Georgia Tech’s Office of Legal Affairs will sponsor an internship for
two students in the Fall 2009 semester. This is a great opportunity to
work on real legal matters under the supervision of Georgia Tech’s
The application deadline is March 27. The internship objectives and the
application process are explained in detail below.
Georgia Tech Office of Legal Affairs (OLA)
Internship for Credit
A. Application Process
(1) Two (2) internship positions for the Fall 2009 semester are
available in OLA. Students who wish to apply for an OLA internship
should email their cover letter and resume to Attorney Yolonda Cameron
<firstname.lastname@example.org> by 5:00 pm, March 27, 2009. The
cover letter should be addressed to Randy Nordin, Chief Legal Advisor,
Office of Legal Affairs. Please note: No cover letters and resumes will
be accepted after the deadline listed above. Incomplete application
packages will not be accepted.
(2) In your cover letter, indicate: why you are interested in the
position; any prior exposure to legal subject matter (coursework, jobs,
pre-law activities, etc.); any areas of law that are of particular
interest to you; and whether you would like to take the internship on a
pass-fail or letter-grade basis (if you wish to count the internship
toward a Pre-Law Certificate or any minor, the course must be taken for
a letter grade and you must earn at least a C).
(3) One (1) Letter of Recommendation from a Georgia Tech Professor
who is familiar with your work must be submitted in support of your
application. The letter of recommendation should address your ability to
analyze and apply information and to communicate effectively, with an
emphasis on your reading comprehension and writing skills. The
professor also must be willing to talk with OLA about your
qualifications for the OLA internship. The letter of recommendation
should be sent by U.S. postal service directly by your recommender to:
Georgia Institute of Technology, Office of Legal Affairs, 400 Tenth
Street, Suite 282, Atlanta, GA 30332-0495, Attn: Yolonda Cameron. The
letter of recommendation must be postmarked not later than
March 27, 2009.
(4) A member of the OLA will contact you if they wish to invite you
for an interview. Interviews will be conducted between April 13 and
April 17, 2009, if possible, and you will be notified by OLA soon
thereafter about whether they will offer you an internship position. If
you are selected for the internship, you will register for it during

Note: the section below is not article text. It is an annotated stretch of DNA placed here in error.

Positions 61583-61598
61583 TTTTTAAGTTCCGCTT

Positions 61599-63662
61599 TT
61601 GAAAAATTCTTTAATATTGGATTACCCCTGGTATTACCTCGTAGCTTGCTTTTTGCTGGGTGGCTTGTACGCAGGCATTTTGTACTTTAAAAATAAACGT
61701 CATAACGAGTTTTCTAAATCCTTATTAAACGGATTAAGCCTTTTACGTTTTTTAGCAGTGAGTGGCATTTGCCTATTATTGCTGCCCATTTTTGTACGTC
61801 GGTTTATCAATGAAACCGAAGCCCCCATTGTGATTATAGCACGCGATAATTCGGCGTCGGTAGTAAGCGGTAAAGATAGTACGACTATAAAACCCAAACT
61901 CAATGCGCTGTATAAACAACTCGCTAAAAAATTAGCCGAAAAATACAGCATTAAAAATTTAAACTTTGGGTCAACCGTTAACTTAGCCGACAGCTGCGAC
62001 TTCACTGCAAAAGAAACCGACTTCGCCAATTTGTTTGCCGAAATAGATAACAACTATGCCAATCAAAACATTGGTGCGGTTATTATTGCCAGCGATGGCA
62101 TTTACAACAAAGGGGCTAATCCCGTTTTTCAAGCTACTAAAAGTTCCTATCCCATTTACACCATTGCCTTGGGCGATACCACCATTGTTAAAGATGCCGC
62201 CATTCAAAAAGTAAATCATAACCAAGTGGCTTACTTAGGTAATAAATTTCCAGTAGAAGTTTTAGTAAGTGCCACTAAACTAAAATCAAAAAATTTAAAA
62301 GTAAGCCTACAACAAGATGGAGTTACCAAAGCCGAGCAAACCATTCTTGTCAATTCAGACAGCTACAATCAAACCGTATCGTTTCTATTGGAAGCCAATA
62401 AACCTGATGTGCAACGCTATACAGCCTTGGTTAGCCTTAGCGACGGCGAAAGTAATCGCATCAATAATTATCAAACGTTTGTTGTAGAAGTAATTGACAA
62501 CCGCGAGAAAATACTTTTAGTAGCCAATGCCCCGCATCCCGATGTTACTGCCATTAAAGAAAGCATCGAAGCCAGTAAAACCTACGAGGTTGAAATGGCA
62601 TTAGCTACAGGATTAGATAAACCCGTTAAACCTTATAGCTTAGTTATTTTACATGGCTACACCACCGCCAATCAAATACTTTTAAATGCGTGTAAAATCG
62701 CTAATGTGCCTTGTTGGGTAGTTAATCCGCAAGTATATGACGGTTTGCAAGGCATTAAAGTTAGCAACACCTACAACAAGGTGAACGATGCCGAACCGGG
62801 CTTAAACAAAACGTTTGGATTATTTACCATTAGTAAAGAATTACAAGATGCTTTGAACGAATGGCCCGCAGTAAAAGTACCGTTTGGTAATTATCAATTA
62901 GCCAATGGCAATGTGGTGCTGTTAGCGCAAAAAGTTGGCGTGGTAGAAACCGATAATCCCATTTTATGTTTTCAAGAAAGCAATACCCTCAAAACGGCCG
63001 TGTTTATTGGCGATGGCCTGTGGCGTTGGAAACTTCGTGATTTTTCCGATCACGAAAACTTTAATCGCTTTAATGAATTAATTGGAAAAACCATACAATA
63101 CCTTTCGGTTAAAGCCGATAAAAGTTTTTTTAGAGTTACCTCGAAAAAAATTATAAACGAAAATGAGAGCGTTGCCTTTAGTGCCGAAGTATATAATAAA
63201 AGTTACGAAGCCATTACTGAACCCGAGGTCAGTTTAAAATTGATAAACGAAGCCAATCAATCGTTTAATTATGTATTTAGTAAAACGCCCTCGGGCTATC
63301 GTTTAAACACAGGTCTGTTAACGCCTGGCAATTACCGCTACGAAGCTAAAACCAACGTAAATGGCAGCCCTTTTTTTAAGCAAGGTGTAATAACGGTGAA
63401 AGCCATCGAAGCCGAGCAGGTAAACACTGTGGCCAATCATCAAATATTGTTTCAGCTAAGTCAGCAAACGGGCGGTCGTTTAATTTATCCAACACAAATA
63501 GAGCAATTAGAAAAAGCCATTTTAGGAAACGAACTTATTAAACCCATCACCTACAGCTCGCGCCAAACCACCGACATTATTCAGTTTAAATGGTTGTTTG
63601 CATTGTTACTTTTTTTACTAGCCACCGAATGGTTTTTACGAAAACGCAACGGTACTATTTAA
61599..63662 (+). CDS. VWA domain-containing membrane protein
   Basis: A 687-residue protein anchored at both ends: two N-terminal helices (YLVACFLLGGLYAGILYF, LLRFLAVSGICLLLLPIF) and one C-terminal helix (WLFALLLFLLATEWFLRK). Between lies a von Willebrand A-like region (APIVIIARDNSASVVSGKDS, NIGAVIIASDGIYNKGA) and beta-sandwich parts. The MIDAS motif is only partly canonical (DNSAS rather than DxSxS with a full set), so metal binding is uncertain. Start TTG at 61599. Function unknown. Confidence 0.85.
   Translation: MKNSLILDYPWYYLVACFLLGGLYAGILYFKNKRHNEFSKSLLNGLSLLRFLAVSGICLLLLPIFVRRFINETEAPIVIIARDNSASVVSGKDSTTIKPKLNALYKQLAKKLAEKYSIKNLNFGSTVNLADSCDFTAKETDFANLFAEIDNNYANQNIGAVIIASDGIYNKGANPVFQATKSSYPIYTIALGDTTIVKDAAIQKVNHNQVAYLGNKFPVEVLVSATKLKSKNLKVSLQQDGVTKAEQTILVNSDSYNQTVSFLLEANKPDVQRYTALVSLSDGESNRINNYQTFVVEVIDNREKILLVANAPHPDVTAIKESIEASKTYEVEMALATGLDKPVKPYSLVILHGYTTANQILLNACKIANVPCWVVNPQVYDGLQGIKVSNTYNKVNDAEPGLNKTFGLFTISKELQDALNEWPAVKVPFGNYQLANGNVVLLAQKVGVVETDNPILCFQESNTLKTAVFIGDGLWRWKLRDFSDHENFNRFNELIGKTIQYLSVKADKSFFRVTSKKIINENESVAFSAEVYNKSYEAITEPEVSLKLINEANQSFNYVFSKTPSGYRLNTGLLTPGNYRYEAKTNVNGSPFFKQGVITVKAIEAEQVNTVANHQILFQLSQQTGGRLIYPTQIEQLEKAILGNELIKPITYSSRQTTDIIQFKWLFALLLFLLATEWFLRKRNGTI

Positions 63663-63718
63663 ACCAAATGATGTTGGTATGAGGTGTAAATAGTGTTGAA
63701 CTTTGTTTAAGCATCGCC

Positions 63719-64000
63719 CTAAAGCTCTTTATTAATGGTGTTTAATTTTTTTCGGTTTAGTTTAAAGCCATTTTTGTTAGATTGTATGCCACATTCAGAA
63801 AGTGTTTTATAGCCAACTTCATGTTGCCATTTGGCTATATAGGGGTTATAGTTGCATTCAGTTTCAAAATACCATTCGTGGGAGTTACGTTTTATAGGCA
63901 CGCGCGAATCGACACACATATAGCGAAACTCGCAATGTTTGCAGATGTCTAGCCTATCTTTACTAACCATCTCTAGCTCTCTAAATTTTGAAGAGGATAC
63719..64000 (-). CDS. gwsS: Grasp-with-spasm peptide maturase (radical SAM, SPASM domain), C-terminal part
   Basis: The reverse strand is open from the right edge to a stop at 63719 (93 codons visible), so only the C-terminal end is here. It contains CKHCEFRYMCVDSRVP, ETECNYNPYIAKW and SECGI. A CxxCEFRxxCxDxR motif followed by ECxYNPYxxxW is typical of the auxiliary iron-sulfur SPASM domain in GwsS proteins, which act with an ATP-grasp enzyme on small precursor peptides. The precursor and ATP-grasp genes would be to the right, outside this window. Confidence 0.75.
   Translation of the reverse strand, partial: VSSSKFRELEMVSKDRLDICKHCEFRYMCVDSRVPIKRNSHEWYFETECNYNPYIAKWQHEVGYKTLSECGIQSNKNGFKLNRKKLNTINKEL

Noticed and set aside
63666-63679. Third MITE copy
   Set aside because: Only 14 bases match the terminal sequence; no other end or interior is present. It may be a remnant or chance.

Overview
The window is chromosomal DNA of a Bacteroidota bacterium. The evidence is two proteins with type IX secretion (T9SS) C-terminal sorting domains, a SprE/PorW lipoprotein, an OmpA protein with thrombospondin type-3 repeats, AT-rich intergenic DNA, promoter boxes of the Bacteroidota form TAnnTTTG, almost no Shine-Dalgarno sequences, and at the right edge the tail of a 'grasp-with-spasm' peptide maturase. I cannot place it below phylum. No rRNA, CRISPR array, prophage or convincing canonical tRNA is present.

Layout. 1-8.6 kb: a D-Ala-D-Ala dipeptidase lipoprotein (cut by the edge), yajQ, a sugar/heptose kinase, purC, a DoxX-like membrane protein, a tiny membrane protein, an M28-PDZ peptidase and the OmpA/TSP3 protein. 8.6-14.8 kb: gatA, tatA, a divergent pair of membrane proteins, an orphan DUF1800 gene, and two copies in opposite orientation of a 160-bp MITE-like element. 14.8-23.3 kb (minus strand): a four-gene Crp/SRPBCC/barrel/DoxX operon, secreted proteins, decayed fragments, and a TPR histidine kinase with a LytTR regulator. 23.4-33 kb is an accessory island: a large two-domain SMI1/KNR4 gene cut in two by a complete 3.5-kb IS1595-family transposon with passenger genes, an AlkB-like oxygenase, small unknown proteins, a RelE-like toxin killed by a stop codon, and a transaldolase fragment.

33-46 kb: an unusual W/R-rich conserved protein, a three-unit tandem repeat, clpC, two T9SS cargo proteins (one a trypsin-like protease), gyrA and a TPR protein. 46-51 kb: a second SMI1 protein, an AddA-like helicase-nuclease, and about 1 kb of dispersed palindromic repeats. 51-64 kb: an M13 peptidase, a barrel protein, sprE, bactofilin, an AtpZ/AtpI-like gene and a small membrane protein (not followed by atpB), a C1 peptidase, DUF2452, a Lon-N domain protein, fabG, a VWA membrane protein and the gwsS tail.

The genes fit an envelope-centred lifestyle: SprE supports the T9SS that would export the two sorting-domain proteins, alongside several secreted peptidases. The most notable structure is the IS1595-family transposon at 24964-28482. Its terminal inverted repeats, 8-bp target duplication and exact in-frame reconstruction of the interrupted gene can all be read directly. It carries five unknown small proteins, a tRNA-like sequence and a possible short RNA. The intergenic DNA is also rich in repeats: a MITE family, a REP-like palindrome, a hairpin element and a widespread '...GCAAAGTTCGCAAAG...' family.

Phase II registration.
B. Internship Pre-requisites
(1) Students who have taken the one-credit Public Policy course PUBP
4811 Special Topics: Legal Research and Writing or who have taken PUBP
3610 Pre-Law Seminar may apply for the OLA internship positions. If you
believe you have equivalent legal research and writing coursework or
experience, you may apply for the OLA internship if you include a
separate sheet entitled “Request for Waiver of Prerequisite” in which
you describe this coursework or experience.
(2) Only students classified as juniors or above during the semester
in which they desire to intern may apply for the OLA internship positions.
C. Registration and Internship Requirements
(1) If you are invited to intern with OLA, Prof. Pikowsky or a Public
Policy faculty or staff member designated by Prof. Pikowsky will contact
you to make registration arrangements.
(2) If you intern during the fall or spring semester, you will work
at OLA for a total of 180 hours (12 hours per week for 15 weeks). You
will work under the supervision of an OLA attorney who is designated as
your Supervising Attorney for the internship.
(3) At the conclusion of the internship, you will submit to Prof.
Pikowsky or a Public Policy faculty or staff member designated by Prof.
Pikowsky a short paper (5-8 pages) explaining how you have attained the
learning objectives set forth under E., below, with a cover sheet signed
by your Supervising Attorney indicating that no confidential material is
included in the paper.
(4) At the conclusion of the internship, your Supervising Attorney
will sign and submit to Prof. Pikowsky or a Public Policy faculty or
staff member designated by Prof. Pikowsky a form stating the hours you